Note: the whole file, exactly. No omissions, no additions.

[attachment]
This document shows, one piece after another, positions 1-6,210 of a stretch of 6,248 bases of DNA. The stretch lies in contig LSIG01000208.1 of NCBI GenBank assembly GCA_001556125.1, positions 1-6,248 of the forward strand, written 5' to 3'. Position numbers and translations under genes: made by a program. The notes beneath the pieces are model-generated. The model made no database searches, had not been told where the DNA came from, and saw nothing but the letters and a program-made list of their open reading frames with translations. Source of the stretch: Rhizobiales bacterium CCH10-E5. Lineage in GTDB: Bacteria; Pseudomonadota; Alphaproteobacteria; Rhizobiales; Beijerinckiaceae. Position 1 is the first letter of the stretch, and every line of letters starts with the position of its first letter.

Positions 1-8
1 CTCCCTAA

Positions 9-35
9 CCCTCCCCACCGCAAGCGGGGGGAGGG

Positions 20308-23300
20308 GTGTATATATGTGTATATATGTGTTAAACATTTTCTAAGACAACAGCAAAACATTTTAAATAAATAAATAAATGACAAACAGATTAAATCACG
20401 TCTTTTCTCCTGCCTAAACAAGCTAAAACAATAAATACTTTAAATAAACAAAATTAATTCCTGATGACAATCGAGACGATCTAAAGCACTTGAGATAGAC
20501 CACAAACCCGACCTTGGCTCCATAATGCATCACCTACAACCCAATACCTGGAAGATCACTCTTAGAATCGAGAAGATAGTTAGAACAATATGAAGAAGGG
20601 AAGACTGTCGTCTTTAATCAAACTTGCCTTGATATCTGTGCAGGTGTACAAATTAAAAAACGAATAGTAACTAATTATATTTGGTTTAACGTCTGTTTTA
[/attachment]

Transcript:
This document shows, one piece after another, positions 1-6,210 of a stretch of 6,248 bases of DNA. The stretch lies in contig LSIG01000208.1 of NCBI GenBank assembly GCA_001556125.1, positions 1-6,248 of the forward strand, written 5' to 3'. Position numbers and translations under genes: made by a program. The notes beneath the pieces are model-generated. The model made no database searches, had not been told where the DNA came from, and saw nothing but the letters and a program-made list of their open reading frames with translations. Source of the stretch: Rhizobiales bacterium CCH10-E5. Lineage in GTDB: Bacteria; Pseudomonadota; Alphaproteobacteria; Rhizobiales; Beijerinckiaceae. Position 1 is the first letter of the stretch, and every line of letters starts with the position of its first letter.

Positions 1-8
1 CTCCCTAA

Positions 9-35
9 CCCTCCCCACCGCAAGCGGGGGGAGGG

Positions 20308-23300
20308 GTGTATATATGTGTATATATGTGTTAAACATTTTCTAAGACAACAGCAAAACATTTTAAATAAATAAATAAATGACAAACAGATTAAATCACG
20401 TCTTTTCTCCTGCCTAAACAAGCTAAAACAATAAATACTTTAAATAAACAAAATTAATTCCTGATGACAATCGAGACGATCTAAAGCACTTGAGATAGAC
20501 CACAAACCCGACCTTGGCTCCATAATGCATCACCTACAACCCAATACCTGGAAGATCACTCTTAGAATCGAGAAGATAGTTAGAACAATATGAAGAAGGG
20601 AAGACTGTCGTCTTTAATCAAACTTGCCTTGATATCTGTGCAGGTGTACAAATTAAAAAACGAATAGTAACTAATTATATTTGGTTTAACGTCTGTTTTA